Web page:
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Contemporary Evangelicals need to rediscover the wisdom of the catechisms which were written during the Reformation. The theology found in them is rich, pastoral, and thoroughly biblical. As a church, we’re poorer because of our neglect of them. Here is a little bit of that wisdom:

Question #60

Q – How are you right before God?

A – Only by a true faith in Jesus Christ;

so that, though my conscience accuse me, that I have grossly transgressed all the commandments of God, and kept none of them,

and am still inclined to all evil;

notwithstanding, God, without any merit of mine,

but only of mere grace,

grants and imputes to me, the perfect satisfaction, righteousness and holiness of Christ,

even so, as if I never had had, nor committed any sin: yea, as if I had fully accomplished all that obedience which Christ has accomplished for me;

inasmuch as I embrace such benefit with a believing heart.

“How can I be right before God?” is the most important that anyone will ever ask. Our destinies depend upon it, and the Heidelberg Catechism gives us a brief answer of what is found in God’s Word, the Bible.

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Grace – God’s unmerited and undeserved favor – is amazing in more ways than we normally think. Titus 2:11-14 illustrates it: For the grace of God has appeared, bringing salvation to all men, instructing us to deny ungodliness and worldly desires and to live sensibly, righteously and godly in the present age, looking for the blessed hope and the appearing of the glory of our great God and Savior, Christ Jesus, who gave Himself for us to redeem us from every lawless deed, and to purify for Himself a people for His own possession, zealous for good deeds.”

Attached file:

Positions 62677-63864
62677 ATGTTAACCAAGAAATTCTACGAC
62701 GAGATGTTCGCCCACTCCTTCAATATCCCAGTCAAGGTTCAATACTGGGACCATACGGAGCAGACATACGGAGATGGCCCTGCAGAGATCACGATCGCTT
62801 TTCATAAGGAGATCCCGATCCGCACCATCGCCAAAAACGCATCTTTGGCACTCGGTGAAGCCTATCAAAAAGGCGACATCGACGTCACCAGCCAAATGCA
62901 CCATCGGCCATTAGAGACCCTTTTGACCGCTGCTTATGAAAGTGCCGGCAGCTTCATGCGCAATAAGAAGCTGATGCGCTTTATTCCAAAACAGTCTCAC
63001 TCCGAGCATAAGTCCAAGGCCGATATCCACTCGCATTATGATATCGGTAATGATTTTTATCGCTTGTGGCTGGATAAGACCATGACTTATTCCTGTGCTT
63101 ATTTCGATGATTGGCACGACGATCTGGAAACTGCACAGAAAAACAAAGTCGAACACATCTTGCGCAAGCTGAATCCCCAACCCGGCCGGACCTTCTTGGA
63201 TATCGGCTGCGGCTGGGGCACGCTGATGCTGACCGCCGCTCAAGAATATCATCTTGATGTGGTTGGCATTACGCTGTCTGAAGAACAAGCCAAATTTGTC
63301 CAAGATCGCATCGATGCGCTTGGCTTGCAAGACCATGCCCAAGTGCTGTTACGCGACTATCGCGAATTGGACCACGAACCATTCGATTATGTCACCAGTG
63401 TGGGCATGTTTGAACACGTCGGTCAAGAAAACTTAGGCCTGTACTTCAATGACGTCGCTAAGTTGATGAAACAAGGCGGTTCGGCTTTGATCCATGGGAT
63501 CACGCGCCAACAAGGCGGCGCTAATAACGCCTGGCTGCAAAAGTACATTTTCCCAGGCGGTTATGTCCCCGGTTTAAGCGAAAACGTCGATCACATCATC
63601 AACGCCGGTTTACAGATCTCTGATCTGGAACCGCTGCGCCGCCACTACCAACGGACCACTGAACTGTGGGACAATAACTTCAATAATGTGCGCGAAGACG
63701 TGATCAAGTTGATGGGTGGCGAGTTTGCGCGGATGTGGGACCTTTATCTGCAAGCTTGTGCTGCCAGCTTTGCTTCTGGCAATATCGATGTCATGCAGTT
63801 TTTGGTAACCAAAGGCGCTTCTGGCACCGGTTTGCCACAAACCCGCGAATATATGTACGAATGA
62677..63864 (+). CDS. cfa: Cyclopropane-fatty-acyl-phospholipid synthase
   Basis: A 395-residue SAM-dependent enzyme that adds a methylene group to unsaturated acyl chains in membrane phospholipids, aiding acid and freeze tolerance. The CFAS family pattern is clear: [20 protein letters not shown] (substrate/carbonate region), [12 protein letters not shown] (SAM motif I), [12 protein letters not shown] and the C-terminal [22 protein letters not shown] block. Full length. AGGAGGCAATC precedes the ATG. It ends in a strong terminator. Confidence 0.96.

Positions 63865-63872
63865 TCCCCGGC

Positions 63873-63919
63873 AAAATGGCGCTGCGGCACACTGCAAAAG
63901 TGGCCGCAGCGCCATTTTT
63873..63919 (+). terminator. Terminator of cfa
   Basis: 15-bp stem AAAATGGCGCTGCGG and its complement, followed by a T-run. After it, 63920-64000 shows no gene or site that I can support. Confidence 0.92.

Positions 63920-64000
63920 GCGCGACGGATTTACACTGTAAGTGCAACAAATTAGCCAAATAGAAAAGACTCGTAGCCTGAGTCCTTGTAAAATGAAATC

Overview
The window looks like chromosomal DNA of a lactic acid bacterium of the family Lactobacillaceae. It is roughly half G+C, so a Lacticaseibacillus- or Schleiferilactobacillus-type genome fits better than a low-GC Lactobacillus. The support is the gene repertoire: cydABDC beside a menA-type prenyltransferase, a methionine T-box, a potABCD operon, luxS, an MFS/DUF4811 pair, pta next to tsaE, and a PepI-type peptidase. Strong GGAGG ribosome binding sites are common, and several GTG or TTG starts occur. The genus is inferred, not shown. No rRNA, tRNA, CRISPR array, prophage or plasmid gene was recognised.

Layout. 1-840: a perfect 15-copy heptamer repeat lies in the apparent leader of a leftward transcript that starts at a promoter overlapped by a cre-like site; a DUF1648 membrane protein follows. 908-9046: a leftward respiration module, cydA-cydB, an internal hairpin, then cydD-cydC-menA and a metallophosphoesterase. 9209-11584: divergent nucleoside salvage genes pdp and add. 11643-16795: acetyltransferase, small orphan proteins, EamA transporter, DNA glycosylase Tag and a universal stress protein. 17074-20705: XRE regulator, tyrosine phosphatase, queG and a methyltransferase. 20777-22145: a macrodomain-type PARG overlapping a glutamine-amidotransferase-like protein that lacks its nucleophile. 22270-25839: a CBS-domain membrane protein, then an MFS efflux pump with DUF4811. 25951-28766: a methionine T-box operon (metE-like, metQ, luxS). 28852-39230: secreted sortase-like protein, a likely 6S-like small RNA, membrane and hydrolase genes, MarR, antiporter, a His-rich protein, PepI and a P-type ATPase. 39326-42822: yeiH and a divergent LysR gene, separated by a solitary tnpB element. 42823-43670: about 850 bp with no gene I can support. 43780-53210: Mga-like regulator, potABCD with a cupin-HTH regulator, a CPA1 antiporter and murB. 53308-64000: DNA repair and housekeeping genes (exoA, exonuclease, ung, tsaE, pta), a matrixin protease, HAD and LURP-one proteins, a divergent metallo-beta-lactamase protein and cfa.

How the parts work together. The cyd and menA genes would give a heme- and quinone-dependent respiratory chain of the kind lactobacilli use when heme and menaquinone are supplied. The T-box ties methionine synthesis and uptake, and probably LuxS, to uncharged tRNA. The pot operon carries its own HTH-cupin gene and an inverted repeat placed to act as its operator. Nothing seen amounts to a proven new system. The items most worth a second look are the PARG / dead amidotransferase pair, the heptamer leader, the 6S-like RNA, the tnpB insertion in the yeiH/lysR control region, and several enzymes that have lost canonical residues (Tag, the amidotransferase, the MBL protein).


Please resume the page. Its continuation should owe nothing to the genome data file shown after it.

“The grace of God has appeared” (verse 11) in the person of Jesus Christ. That grace brought “salvation.” God saves us by His grace and we praise Him for it! He opened our eyes when we were spiritually blind; He opened our spiritually deaf ears; and He gave us a heart of flesh in exchange for the heart of stone each of us have by nature – and He did all of this by His grace! We didn’t deserve it, couldn’t earn it, and, in fact, deserve the exact opposite.

Everyone who has repented of their sin and has believed in Jesus Christ alone for their salvation did so solely because of God’s grace. We’ve been redeemed by grace alone through faith alone because of Christ alone. But does that give us a “get out of jail card free card” with respect to our behavior and conduct as a Christian? Can we live any way we want because we’re saved by grace?

No, it doesn’t and no, we can’t! Still on the subject of “the grace of God” from verse 11, verse 12 begins with the phrase “instructing us.” The grace of God not only saves us, but instructs us (or teaches, disciplines, trains us). To what end? Grace instructs us “to deny ungodliness and worldly desires and to live sensibly, righteously and godly in the present age.” In other words, grace doesn’t softly whisper in your ear to go ahead and indulge yourself because God doesn’t really care anymore; rather grace teaches us, trains us, and disciplines us to say no to ungodliness and yes to godliness. While we’re at it, we await the second coming of “our great God and Savior, Christ Jesus” (verse 13), who “redeemed us from every lawless deed” on the negative side, and is purifying “for Himself a people for His own possession, zealous for good deeds” (verse 14). By His grace, God has redeemed us “from every lawless deed” and “for good deeds.” God is just as concerned with our birth (justification) as He is with our growth (sanctification).

God’s grace is truly amazing – through it we’re saved, taught, empowered, and changed!